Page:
the super-specialty side of thermoforming.
Except for the tiny, super
Thin thermoforming parts for key applications.
Evan Welch started his career in Massachusetts in 1985.
He has to develop his own molding and heating process.
Seal the fluorine polymer film into a unique shape for aerospace, medical, military, fire fighting
Protection and other high
Most of Welch\'s products use a fluorine-oxygen polymer film of 5 to 10 mil thick, although he has formed a film of 1 mil thick.
Welch\'s training was conducted in 19708 years, when he worked at Durafilm in the United States.
There he developed a method of vacuum form 8x12.
The flakes of DuPont Teflon FEP turn into steep flakes
Then the dead side is raised.
Cut into tiny insulated sleeves for the pacemaker battery.
\"This is starting to focus on vacuum molding of fluorine polymer,\" he recalls . \".
\"DuPont will send me the lead and I will find a way to get what they want.
I became a person to talk.
\"Once he has his own company, he continues to develop the profession, design and build his own single --
Station vacuum forming machine with fast heating and high heating
The machine uses two 6800-
The Watt heater set is made of a special Nichrome resistance band manufactured by process thermodynamics for Welch
These units are heated to a surface temperature of more than 1000 degrees Fahrenheit in less than a minute
His three production machines are the same as a lab production line for prototyping, so when a part is commercialized, he simply moves the tools from the lab to the production area. No-
There is no room for product failures in Welch\'s market.
His custom products include the corrosion barrier of the gas mask air conditioner and the lining of DuPont Kapton pi for the smoke-proof cover used by commercial flight personnel.
The Federal Aviation Administration requires the Hood to withstand 1000 F in 5 seconds and maintain 20 minutes of life in oxygen
The environment dried up.
NASA came to Welch to prepare for the PE bag where astronauts can pee.
Welch is the only supplier of these vacuum devices.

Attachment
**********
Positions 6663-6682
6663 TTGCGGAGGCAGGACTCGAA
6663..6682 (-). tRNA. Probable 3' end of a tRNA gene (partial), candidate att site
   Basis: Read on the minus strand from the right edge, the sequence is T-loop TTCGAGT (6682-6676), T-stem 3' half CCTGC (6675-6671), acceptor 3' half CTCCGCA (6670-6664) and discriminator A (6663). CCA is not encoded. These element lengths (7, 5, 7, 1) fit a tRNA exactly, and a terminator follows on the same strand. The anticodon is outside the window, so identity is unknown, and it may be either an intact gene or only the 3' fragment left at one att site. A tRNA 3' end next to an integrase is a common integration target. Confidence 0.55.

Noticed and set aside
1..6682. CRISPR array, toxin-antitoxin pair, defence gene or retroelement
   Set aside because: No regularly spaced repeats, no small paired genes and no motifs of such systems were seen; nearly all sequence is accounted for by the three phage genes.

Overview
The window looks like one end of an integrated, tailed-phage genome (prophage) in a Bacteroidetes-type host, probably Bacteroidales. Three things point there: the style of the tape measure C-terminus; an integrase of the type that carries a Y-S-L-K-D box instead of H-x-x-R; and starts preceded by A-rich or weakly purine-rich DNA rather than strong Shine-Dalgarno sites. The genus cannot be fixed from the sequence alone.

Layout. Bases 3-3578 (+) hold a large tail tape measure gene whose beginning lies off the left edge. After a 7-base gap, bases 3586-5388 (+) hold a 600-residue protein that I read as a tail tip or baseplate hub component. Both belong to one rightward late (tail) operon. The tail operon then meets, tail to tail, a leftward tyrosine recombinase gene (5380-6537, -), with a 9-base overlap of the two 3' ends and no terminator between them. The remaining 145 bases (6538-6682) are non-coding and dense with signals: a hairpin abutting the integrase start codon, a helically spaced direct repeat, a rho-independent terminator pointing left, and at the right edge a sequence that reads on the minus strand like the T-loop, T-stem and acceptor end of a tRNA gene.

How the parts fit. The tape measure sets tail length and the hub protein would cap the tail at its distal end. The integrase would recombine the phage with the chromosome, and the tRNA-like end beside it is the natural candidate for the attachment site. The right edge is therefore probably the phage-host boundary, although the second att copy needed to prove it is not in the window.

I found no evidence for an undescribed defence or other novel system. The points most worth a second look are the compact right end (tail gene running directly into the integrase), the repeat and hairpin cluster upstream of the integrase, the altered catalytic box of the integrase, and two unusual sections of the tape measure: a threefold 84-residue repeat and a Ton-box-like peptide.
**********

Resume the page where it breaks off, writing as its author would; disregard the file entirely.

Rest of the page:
Formed bag, fold and heat the seal with Kapton tape to strengthen the edge.
They are $40 each and take 28 manufacturing steps.
Welch has also produced dozens of types of battery insulation sets for pacemakers.
The most challenging of them is 10-
The polymer membrane and measures of Mil fluorine are only 0. 25 x 0. 5 in.
But it was painted in 2in. deep.
Welch believes that the quality control of this key product requires a positive working environment.
He paid extremely generous benefits to his 25 employees: 100% of medical insurance, $11,000 per household, 401 K plan, and 50% of employee contributions matched 10% of salary.
When an employee had multiple hardening, Welch redesigned the man\'s job so that he could continue to work.
As a result, Welch Fluorocarbon received the country\'s best employer MS of the year in 2000. Pro-
Active invention sometimes Welch developed a process before he had a customer, and he thought that once he succeeded, someone would want it.
For example, in 1988, he successfully vacuum formed Honeywell\'s Aclar CTFE, a highly crystalline material with a Tg of 360 F.
He heated a piece of Aclar to 440 degrees Fahrenheit, making it amorphous and easy to form, and then cooled it so quickly to room temperature that there was no time to re-grow the crystal.
Therefore, he obtained the CTFE parts which are clear, thin and flexible.
He now forms CTFE for parts such as moisture vacuum over 20,000/year
Protective cover for electrical wiring.
He designed and manufactured two automatic thermoforming machines specifically for moisture-proof covers.
Welch recently developed a unique process to form a 5-
Mil Teflon film on sub-structures like foam donuts or silicone washers.
It took him six months.
Washers for sanitary pipes are considering this process.
Welch charged the customer the full cost of his R & D time.
\"We are not afraid to charge customers a unique fee,\" he explained . \".
\"But most importantly, I want people to look at a part of me and say, \'How did he do it? \" Tel: (603)742-7070, www.